“Proofreaders get high salaries because ordinary people miss seeing misprints, their eyes correcting them.”

    Charles S. Peirce, EP2: 229, 1903

    Errors are the bane of all scholarly transcriptions. We have learned over several decades that no matter how rigorous our verification protocols are or how skilled our typists and encoders, the room for error may be shrunk to considerable extent but never completely. Every volume of the Writings, despite our best efforts, contains errors. Admittedly, never very many, as one ought to expect. But each one, when discovered, remains in its excess a source of everlasting pain.

    Inseparable from the act of transcription and encoding is the operation of proofreading. The “Production Workflow” (first item under the “Methods” tab) includes quite a number of proofreading stages, both during transcription and during editing. There are two kinds of proofreading. One is called team-proofreading. It involves two readers, one who reads the source document aloud, uttering every single word and mark (“comma,” “stop,” “sem” [for semi-colon], and so on), and spelling out any proper name or unusual word, while the second reader carefully listens, following the text of the transcription. The two proofreaders (who, pace Peirce, only wish they could get high salaries) will regularly alternate, and proofreading sessions are timed so they do not last too long, in order to allow brains to rest and refresh before a new round of strenuous attention to typographical details begins. The other kind of proofreading is silent and involves a single reader, a scholar who understands the content of the text. That person will read the transcription against the original and identify every error that could not have been detected through vocal utterance, or could only have been detected by attending to the meaning of the text. It is that second kind of proofreading that is more likely to identify misreadings and improve hypotheses regarding what word an author intended to write before interrupting its inscription in favor of some other word.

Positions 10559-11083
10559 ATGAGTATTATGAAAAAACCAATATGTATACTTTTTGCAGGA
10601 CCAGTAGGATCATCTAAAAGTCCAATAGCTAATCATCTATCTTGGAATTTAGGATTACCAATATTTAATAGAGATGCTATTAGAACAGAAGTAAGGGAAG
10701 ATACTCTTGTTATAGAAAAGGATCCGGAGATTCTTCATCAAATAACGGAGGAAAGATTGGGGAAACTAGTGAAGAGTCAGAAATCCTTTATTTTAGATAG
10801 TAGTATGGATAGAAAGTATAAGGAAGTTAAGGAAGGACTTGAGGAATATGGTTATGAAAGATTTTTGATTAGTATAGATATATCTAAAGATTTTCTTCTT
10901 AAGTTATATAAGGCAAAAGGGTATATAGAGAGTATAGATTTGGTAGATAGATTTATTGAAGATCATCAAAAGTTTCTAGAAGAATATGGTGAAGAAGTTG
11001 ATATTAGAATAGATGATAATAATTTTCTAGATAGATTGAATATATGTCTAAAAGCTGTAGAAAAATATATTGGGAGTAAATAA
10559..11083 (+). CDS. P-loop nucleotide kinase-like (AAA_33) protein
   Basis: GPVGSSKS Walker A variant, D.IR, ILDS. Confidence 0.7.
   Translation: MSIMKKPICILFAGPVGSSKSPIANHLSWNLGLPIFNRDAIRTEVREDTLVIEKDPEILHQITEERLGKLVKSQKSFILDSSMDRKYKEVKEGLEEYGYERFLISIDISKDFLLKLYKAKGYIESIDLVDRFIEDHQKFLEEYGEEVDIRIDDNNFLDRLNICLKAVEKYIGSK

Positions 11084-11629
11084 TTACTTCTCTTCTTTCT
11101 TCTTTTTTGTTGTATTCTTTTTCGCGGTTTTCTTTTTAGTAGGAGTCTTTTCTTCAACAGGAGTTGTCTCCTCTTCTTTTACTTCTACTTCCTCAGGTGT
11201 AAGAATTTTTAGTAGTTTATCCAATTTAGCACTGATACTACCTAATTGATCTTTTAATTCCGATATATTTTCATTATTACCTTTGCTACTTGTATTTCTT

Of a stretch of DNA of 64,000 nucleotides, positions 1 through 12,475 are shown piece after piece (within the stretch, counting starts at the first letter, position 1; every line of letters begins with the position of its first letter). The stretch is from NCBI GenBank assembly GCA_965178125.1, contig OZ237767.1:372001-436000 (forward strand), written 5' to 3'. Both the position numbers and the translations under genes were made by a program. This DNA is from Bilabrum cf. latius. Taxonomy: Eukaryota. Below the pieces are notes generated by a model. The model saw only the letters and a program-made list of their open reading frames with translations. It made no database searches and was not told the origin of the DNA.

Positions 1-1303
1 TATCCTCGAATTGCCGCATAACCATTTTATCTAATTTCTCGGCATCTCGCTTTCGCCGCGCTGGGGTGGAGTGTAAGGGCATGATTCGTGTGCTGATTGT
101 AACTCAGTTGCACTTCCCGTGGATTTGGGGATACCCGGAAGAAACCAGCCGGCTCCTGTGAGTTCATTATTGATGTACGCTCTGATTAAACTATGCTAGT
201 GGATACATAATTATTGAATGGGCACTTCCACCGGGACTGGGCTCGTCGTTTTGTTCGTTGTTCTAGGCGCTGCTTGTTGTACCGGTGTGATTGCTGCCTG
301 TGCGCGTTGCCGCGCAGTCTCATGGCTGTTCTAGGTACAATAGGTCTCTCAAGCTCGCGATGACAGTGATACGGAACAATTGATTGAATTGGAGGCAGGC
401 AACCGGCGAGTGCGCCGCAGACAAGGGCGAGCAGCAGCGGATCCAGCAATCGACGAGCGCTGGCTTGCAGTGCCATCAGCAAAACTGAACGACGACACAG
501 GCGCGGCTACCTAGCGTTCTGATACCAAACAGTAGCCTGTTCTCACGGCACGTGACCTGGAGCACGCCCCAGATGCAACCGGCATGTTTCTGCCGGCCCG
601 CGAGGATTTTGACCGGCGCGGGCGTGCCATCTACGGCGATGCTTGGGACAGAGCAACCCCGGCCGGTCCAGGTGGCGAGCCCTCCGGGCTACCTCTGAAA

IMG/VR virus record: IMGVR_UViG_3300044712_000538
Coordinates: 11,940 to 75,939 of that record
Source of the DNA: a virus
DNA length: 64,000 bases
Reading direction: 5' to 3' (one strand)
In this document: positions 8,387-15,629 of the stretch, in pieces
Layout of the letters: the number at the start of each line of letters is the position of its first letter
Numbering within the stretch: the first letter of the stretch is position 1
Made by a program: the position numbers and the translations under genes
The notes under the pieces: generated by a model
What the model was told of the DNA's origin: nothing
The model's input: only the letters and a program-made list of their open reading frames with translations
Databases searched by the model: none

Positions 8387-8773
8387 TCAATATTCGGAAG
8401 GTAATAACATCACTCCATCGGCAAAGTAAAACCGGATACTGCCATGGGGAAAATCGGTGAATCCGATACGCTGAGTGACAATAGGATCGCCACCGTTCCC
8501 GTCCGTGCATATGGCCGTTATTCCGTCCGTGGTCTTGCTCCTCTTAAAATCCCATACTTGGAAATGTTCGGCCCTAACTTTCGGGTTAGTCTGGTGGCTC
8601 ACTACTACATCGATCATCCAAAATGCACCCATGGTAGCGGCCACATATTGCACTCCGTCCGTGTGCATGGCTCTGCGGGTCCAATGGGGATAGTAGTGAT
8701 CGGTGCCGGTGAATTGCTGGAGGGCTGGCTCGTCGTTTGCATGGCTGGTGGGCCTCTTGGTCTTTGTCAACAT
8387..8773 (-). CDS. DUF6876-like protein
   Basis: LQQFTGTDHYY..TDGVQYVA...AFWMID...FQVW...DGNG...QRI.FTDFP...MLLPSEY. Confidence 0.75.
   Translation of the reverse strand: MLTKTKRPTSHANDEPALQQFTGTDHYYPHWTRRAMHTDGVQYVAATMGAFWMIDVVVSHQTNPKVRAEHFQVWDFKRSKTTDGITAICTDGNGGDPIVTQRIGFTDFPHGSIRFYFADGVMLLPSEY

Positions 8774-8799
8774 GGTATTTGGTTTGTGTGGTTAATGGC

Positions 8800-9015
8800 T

Each round of proofreading results in the marking of errors and the indication of how they ought to be corrected. Transcribers will enter those corrections into a fresh copy of a document after having archived the previous copy. Once corrected, the document will undergo a new round of team-proofreading, which will check every correction to make sure it was entered properly, while also verifying that no new error was inadvertently entered during correction. After all, all it takes for a new error to infect a document is a fleeting pressure on a keyboard key that escaped attention. If any correction error is spotted, it will be marked and subsequently corrected into a fresher version of the same document, and the latter will be proofread again.